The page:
The deadline for the continuing resolution came and went, and the government "shut down" (about 13% of it, anyway). As barricades went up at national parks and monuments across the country, the Democrats kept pounding away by ensuring the mainstream media carried the narrative that Republicans were responsible. The ignorant public bought it just like Dems counted on them doing.
More Republicans folded like dollar store card tables. Hoping to be seen as trying to restore normalcy, they, too, scrambled for every camera and microphone they could find in order to blast the Tea Party strategy. More bills were floated with fewer and fewer Republican demands, until more than two weeks after the shutdown, the Democrats claimed victory while the Republicans walked away with their asses in their hands, and without a single concession.
The Great Republican Implosion of 2013 will go down in history as one of the greatest political embarrassments of all time.
I was disgusted. How could this happen? How could Republicans have pissed away such a golden opportunity? How could they have allowed the narrative that it was their fault to go unchallenged? After all, it was Obama and the Democrats that steadfastly refused to negotiate. 13 separate proposals to end the standoff were drawn up by Republicans that were all shot down by Democrats. The president refused to have his signature legislation, which is still unpopular with the majority of Americans, impeded in any way. And Republicans caved. The battle was senselessly lost.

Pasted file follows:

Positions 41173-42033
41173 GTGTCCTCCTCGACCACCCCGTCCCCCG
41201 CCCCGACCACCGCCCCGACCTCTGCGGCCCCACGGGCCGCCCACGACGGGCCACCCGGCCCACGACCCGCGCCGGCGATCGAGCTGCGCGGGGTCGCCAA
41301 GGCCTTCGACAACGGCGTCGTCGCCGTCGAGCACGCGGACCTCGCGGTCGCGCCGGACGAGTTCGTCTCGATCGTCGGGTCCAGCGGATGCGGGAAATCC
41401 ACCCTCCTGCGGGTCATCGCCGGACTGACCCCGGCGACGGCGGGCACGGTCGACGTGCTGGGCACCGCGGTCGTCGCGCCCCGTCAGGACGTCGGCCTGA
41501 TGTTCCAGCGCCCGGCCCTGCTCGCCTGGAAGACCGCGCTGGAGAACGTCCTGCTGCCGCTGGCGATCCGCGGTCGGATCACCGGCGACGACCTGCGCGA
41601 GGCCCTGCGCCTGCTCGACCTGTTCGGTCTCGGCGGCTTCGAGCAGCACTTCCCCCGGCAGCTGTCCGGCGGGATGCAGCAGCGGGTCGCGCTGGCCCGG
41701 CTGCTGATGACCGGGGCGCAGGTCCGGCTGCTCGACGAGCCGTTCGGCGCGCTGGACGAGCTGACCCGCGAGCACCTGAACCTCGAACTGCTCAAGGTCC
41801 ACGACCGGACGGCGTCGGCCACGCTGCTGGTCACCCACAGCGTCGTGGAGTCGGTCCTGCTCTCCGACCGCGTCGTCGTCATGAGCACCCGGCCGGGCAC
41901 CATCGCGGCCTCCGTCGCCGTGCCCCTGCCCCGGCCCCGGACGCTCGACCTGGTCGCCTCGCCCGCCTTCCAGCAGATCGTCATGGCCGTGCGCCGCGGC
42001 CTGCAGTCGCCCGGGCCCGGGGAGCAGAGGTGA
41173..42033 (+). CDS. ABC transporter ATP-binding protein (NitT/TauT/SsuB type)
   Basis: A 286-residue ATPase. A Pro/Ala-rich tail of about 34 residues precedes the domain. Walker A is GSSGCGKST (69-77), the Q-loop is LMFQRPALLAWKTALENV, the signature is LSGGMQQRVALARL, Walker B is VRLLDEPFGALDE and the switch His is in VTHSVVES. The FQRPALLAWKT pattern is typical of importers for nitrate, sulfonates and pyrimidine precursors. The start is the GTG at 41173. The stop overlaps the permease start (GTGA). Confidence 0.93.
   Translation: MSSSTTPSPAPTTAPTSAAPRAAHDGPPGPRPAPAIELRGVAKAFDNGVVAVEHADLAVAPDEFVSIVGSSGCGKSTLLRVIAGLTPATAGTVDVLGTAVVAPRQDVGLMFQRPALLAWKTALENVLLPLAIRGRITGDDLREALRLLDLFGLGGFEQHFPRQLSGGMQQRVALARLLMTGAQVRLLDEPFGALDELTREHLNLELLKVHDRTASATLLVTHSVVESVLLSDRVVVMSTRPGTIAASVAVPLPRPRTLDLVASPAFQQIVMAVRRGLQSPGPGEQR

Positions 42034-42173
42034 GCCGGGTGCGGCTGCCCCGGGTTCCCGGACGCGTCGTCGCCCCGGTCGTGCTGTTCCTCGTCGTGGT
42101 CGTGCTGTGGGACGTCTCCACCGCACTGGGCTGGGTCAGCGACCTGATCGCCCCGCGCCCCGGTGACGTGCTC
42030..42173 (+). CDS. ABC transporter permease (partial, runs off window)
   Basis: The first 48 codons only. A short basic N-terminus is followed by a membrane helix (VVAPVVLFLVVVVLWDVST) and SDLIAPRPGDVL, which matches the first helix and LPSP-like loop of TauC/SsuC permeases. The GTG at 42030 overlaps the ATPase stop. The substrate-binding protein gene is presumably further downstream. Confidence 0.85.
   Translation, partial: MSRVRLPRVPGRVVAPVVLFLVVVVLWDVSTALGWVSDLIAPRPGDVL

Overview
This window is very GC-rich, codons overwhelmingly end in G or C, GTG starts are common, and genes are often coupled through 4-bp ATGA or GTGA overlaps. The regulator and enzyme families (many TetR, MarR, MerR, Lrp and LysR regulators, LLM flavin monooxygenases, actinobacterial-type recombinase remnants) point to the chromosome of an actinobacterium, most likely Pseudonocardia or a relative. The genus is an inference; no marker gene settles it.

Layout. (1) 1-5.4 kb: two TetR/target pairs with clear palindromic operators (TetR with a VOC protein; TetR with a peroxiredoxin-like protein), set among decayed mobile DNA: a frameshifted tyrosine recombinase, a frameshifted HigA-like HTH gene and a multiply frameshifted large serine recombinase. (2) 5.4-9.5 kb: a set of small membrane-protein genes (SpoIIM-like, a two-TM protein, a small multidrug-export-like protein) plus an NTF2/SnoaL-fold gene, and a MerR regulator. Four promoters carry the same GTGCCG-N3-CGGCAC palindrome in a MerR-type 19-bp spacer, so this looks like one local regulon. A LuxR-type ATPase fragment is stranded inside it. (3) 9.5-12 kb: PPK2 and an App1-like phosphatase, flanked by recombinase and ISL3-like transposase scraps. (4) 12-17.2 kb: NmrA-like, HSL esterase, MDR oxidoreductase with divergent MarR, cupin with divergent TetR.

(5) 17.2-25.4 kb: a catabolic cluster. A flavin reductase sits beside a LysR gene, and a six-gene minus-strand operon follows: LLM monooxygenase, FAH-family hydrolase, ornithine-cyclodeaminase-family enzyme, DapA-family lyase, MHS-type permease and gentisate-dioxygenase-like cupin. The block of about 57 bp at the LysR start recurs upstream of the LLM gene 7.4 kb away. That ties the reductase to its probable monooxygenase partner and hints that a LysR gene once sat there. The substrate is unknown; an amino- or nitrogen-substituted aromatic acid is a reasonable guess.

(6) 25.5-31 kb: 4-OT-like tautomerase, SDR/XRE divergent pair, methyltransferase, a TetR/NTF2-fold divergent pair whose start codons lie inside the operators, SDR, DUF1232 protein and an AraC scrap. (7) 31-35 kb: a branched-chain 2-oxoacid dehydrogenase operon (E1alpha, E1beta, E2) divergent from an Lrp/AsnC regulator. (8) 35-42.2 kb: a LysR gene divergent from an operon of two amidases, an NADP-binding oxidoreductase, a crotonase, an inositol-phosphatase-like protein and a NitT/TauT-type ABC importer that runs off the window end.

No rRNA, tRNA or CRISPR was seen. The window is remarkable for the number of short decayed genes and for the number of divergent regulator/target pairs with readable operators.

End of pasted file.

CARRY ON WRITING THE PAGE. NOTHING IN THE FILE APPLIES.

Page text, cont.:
But, the war goes on. It's a war for the future of our nation. Republicans MUST be the party of Constitutional governance, fiscal responsibility and the Rule of Law...nobody else is going to do it! Our country simply cannot continue on its current path. Every taxpayer in America owes nearly $150,000 for his share of the national debt. That's absolutely insane, and with recent census data showing that there are more people dependent on welfare than are in the workforce, the trajectory is only getting worse, and in a hurry.
Make no mistake, this Republican civil war is an absolute necessity. We can only hope that it is over soon and the party emerges with strong Tea Party principles as its platform. I think the only way that can happen is to reverse the trend of ignorance and apathy among the electorate. Democrats desperately need people to be ignorant in order to advance their agenda, and they use their friends in the media to make sure they control what people hear.
In addition to Tea Party principles, the Republican civil war absolutely must produce a better messaging strategy, and it needs to identify someone that can deliver that message in a way that resonates with voters.
Without a Republican party makeover that changes hearts and minds of voters, the next American Civil War will be fought not with rhetoric, bills and political capital, but with guns, tanks, and bombs. I hope that isn't necessary, but if you think we needed hope and change before, we REALLY need it now.